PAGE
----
Q. Did you expect to find that from an employer?

R: I didn’t, no! But that shows how homosexuality has evolved over the years, too. 40 years ago, men couldn’t even say the word ‘gay’. Now, I’m sitting here with my CEO and we’re talking about our differences and that’s a beautiful thing.

Q. Brands are talking about it, too. How do you both view brands that celebrate Pride through their campaigns?

R: It’s better to do something that supports a cause than to do nothing. I give all brands props. Ten points for diversity, ten points for supporting the cause. AT THE SAME TIME, if you’re doing something for Pride, make sure you’re not just doing it for one month a year. Genuinely support us year-round. That could come from diversity in the workplace or supporting an LGBTQ charity.

A: Brands putting money behind a cause like this can only be a good thing because it’s spreading the message to a wider audience. We’re activating for The AA because it has a genuine interest in the LGBTQ community. It’s an internal message to staff saying “We’re proud of you, regardless of your sexual orientation” and it is also consistent with the AA advertising message which is “Whoever you are, we’ll get you there”. A message like this could reach people who otherwise wouldn’t have talked about Pride. They could be more accepting of it because they’ve seen that an established institution like The AA is behind it.

Q. You both mentioned the importance of being genuine…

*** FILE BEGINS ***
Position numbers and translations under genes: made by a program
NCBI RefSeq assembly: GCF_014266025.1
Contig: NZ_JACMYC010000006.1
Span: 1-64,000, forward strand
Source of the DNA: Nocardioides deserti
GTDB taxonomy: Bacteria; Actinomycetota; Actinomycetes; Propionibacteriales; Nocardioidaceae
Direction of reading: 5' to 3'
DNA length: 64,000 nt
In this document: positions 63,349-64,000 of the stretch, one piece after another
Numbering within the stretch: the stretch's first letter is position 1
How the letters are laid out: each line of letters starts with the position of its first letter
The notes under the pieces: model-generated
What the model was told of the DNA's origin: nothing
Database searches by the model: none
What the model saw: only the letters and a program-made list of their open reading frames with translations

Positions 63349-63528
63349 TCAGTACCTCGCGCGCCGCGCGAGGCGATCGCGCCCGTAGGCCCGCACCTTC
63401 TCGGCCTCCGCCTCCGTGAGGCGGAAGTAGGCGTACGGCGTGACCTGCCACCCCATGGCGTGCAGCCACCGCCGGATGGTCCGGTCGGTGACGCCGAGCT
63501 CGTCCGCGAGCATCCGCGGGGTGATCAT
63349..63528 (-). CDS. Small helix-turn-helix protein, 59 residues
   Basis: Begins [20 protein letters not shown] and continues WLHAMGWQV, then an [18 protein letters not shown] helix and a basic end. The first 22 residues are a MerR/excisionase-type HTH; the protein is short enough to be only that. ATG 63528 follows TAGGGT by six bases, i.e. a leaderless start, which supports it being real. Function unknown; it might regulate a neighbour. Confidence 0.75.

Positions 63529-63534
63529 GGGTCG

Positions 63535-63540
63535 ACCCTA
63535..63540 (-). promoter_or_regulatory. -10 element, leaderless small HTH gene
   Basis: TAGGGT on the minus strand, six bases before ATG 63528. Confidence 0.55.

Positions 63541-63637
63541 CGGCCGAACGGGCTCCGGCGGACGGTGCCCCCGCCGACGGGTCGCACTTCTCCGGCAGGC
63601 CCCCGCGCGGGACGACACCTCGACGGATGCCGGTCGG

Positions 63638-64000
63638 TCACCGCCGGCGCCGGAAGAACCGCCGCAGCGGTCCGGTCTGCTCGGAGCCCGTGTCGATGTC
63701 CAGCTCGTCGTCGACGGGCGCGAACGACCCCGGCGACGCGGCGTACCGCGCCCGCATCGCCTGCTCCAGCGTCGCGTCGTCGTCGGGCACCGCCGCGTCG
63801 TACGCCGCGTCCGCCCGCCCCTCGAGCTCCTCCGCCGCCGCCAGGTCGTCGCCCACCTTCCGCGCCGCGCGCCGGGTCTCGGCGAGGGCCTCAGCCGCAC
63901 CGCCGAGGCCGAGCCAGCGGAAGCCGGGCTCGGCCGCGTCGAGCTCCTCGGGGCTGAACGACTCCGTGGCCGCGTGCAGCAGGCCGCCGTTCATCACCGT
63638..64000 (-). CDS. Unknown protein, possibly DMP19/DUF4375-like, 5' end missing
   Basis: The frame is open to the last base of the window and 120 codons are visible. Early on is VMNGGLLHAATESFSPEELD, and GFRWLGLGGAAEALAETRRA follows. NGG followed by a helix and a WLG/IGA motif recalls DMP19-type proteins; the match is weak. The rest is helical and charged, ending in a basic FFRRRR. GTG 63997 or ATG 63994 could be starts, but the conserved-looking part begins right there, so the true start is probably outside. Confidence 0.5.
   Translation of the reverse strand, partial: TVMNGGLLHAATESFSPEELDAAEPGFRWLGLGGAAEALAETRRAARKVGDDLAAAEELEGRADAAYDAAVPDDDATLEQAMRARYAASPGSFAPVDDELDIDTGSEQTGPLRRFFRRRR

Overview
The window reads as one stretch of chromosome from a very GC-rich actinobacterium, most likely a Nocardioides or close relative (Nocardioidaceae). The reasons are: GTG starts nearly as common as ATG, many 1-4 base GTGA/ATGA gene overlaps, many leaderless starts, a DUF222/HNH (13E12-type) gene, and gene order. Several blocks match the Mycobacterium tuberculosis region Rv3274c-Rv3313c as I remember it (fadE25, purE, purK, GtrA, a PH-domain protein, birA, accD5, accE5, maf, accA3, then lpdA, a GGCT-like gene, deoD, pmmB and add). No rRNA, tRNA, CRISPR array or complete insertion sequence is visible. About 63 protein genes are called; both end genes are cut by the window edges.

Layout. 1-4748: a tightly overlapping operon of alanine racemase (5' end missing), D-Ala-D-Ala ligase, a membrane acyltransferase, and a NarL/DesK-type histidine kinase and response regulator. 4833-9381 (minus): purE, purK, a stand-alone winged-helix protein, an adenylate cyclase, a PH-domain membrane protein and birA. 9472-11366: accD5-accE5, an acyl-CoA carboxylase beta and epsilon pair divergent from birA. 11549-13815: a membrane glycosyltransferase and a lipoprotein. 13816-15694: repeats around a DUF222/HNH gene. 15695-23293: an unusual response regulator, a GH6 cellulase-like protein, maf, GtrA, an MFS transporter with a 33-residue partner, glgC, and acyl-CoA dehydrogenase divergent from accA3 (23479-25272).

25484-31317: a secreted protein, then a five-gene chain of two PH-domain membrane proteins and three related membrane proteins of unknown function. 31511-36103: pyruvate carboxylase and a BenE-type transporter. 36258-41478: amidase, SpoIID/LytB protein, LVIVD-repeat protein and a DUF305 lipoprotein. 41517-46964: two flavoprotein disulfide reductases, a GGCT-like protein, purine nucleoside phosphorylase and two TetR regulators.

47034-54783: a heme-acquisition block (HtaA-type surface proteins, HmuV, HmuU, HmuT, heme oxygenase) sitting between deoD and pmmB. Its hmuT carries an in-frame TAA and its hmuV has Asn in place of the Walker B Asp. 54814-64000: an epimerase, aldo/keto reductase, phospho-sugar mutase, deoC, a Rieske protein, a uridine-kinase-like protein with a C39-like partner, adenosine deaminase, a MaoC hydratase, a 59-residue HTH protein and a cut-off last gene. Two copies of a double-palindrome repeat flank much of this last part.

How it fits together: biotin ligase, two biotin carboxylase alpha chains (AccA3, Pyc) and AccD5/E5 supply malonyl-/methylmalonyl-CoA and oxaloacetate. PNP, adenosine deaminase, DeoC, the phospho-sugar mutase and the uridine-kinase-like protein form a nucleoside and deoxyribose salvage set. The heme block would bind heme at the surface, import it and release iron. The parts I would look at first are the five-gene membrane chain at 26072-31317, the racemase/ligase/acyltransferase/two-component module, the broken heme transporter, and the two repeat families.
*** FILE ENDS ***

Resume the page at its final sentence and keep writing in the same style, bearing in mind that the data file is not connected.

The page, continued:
A: Yes, the important thing is that any campaign or activation is genuine. Every Friday in our Splendid Loves meeting, we dissect campaigns and look at the growing amount of purpose-led campaigns and ask questions like “Is it authentic?” “Does it fit with the brand?”  “Is it beneficial?” “Does this creative execution accurately reflect and support the cause, or is it just stereotypical images that are borrowed from the cause?”

R: Being genuine is very important. But, all attention is good attention. Brands can’t be faulted for it.

A: At the end of the day, Raph, I think what you’re saying is it’s all good, just make sure we’re always getting better.

R: Yes indeed, sister!

A: Mate, you can’t call me sister…

R: Stop calling me mate, then. It’s way too straight.

Keep up with us on Facebook, Twitter @SplendidComms and our blog to see our thoughts on the latest Pride campaigns. Oh, and if you’re looking for a soundtrack for your weekend, check out this week’s Tuesday Tune Club playlist, filled with bangers from our favourite LGBTQ artists, allies and icons.